Character sketch of Belinda is outstanding portrait by Alexander Pope in The rape of the lock.Whenever we study most of the literary works of the great English dramatists, novelists and poets such as William Shakespeare, George Eliot, Fielding, Popem, etc., we come to know that these above mentioned writers had also presented female characters at the level of great heroines. Shakespeare’s Ophillia, Cordelia, Emillia, Caleopetra; George Eliot’s Maggi; Fielding’s Pameila and Pope’s Belinda have their own sublime and unique place in the literary works of English Literature. AQ Academy is presented Belinda character analysis here.
Characterization is not the strong point of a mock-heroic poem like The Rape of the Lock. There are many other characters in this mater-piece of the Pope. Among all the characters, Belinda is the one who is the central character in the poem and all the other characters and supernatural agents are directly and indirectly linked with her.
There is no doubt in saying that she is the most famous character in Pope’s poetry. On the one hand, she is a bundle of contradictions and on the other hand, she is the goddess of satire. At one place, she is the goddess of beauty and charm and at another place, she is the representative of the aristocratic society. It is through the medium of her character that the poet describes the flippancy and depravity of the 18th century English society.
A deep and careful analysis of the poem shows that Pope throws light on her routine in detail because she is an ideal dream girl of Pope. Pope presents her character in such a manner that all her positive and negative traits or qualities become clear and vivid before our eyes. She loves lap dogs more than her lovers. She is very idle in her daily routine works. After waking up, the very first duty she used to perform was that of her toilet. She was very fond of having all the latest articles of beautification such as powder, paint, jewellery boxes, different bangles, colourful ear-droops, costly necklaces, etc. on her dressing tables.
Most of the time of her one day routine life was consumed in using different kinds of combs, perfumes and cosmetics. That’s why, Pope calls her the goddess of beauty because she is in love with her own beauty. There had been appointed a special maid servant — named as Betty for her help in her toilet. Apart from her maid servant, there were a number of Sylphs to perform various duties, assigned to them. In other words, we can say that her character is due to the assistance of the supernatural creatures. Though the Pope considers Belinda as an embodiment of contradictions yet he attributes divinity to Belinda’s character. She is an incarnation of the goddess of beauty.
At some other occasions, Pope compares Belinda as a rival of the sun and he describes her more brighter than the sun. She could even eclipse the sun by bringing joy in the world of fashion.
Pope describes her in a very beautiful and charmful manner in the poem when he utters:
“Belinda smiled and all the world was gay,”
Pope describes her physical beauty in its full colours. Pope emphasizes on her physical charms, namely sparkling cross and white breast. After watching the full charms of physical beauty of Belinda, most of the Christians and infidels wished to kiss the cross just to be able to touch her breast. Outwardly, she is an embodiment of grace and sweetness which even cover up her inward flirtation and faults. Pope rightly describes her faults in the following lines:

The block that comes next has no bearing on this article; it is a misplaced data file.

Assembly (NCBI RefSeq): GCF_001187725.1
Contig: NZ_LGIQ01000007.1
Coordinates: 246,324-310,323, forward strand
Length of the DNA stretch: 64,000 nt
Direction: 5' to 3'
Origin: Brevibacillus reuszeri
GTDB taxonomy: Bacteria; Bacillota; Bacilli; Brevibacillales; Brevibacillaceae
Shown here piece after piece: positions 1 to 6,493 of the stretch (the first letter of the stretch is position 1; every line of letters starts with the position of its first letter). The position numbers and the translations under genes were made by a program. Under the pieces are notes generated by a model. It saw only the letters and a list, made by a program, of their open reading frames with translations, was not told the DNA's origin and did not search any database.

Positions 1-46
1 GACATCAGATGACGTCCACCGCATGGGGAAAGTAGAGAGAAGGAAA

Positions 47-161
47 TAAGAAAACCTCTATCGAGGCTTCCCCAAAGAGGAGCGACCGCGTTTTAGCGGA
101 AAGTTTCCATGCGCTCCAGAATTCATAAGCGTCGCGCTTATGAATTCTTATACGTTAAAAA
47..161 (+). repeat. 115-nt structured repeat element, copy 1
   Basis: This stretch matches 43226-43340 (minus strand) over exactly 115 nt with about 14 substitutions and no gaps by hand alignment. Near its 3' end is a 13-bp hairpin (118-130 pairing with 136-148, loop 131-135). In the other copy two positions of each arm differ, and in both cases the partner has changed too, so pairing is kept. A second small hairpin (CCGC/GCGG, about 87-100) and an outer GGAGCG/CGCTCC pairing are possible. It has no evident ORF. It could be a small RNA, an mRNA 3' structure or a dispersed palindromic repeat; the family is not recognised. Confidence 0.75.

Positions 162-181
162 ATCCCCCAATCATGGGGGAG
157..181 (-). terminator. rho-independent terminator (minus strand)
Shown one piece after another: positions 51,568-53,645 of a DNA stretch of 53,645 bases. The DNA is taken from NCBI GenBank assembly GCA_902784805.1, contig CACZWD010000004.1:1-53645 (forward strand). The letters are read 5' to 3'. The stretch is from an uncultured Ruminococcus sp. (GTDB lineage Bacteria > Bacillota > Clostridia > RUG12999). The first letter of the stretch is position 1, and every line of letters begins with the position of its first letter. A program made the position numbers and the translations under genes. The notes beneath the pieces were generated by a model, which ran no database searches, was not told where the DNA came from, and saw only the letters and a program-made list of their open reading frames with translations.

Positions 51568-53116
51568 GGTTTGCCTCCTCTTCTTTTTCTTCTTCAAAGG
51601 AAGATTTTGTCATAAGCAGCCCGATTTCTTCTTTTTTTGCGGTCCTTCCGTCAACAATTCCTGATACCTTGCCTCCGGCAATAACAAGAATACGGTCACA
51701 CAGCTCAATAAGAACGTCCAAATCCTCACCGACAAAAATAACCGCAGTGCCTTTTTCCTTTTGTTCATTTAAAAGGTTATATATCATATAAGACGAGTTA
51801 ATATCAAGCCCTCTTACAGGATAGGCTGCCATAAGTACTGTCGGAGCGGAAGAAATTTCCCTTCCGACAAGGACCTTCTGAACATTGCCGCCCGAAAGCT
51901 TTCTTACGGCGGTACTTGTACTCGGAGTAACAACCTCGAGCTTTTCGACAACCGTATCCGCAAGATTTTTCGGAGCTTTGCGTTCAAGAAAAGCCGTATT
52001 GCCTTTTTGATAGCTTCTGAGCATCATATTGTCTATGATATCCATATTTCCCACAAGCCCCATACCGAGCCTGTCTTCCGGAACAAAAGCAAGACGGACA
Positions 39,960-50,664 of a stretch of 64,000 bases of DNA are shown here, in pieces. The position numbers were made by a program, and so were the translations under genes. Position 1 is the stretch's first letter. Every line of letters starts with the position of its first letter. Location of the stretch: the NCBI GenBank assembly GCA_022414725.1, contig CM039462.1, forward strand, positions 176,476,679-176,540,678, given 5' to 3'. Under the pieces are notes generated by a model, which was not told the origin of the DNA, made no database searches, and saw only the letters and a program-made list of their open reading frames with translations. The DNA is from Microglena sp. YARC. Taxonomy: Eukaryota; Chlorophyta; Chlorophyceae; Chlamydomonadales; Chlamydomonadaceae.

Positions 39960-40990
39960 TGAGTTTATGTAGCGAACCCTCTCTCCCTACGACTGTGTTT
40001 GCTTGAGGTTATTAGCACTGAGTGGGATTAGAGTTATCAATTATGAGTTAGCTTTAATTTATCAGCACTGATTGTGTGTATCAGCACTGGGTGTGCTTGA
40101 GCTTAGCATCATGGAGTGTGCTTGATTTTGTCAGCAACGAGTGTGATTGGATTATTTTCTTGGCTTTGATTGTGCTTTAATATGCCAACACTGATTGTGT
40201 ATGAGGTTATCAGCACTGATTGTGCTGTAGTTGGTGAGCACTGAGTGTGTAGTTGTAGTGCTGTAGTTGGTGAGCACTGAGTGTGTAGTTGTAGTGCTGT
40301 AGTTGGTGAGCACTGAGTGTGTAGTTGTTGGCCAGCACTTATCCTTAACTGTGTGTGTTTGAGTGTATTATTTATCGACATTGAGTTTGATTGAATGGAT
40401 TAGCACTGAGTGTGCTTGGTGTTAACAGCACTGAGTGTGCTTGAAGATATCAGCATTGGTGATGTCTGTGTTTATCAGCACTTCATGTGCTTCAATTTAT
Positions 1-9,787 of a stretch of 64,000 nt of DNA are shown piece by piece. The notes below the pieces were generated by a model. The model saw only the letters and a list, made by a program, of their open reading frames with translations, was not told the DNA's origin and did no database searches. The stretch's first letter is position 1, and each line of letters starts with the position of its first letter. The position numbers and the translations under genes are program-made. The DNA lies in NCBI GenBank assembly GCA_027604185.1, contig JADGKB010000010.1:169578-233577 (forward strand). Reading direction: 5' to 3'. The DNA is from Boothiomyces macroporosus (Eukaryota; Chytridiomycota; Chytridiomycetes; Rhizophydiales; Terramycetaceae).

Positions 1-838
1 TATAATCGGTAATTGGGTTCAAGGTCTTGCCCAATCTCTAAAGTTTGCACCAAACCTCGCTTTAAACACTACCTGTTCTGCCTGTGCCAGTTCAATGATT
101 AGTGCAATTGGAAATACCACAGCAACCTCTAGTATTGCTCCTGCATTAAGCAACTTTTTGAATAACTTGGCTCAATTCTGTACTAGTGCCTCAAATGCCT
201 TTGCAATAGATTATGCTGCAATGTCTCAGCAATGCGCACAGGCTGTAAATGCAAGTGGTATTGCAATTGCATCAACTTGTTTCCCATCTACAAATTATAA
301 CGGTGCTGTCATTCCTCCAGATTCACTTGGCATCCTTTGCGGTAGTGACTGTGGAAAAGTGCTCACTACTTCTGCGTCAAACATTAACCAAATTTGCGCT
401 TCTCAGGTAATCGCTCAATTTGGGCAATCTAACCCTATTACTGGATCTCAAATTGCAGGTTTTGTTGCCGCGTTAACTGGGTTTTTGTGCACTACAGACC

‘If to her share some female errors fall,
Look on her face, and you’ll forget all.”.
There are always two beautifully curled locks of hair on her neck which attract the attention of young lovers always because these locks are always meant to capture the hearts of youngmen. There would be no young men who escaped from that great seduction of the locks of Belinda’s hair. She used to visit Hampton court where she used to play cards with lords of the country which was nothing but the game of flirtation. The young lovers were prepared to lose and surrender their hearts to this fair maid. In this way, she got an extraordinary popularity and fame among the young folk. This increased her self-importance and significance and stirred up her pride. As it had already been stated that Pope presented Belinda as an embodiment of contradictions because Belinda was what she was not. She deceived others as she deceived herself.
Apparently, she wanted to be worshiped as a divine creature and also wished to be considered virtuous but inwardly she wanted to have fun with the young folk all the time. Outwardly, she rebuked and abused the baren but inwardly she had great love for the baren. Ariel got too annoyed and gave up his duties of guarding her virtues when he discovered her hypocrisy and paradoxical nature. On the one hand, she is a flirt but on the other hand, she wanted to be worshipped as a queen of virtue. In brief, we can say that all her anger is intended only to deceive others into thinking that she is a paragon of honour and esteem. Belinda was always conscious or mindful of her virtues, though she would not care if she lost her virginity in some secret love affairs. In addition to this, she is very mindful and caring about her reputation; about her morals. She always wanted to remain in the company of young people and wanted to be admired by them. Though on the one hand, she wanted to have a good time with men yet on the other hand, she would not like to be called cheap or frivolous but only as goddess of beauty and virtue.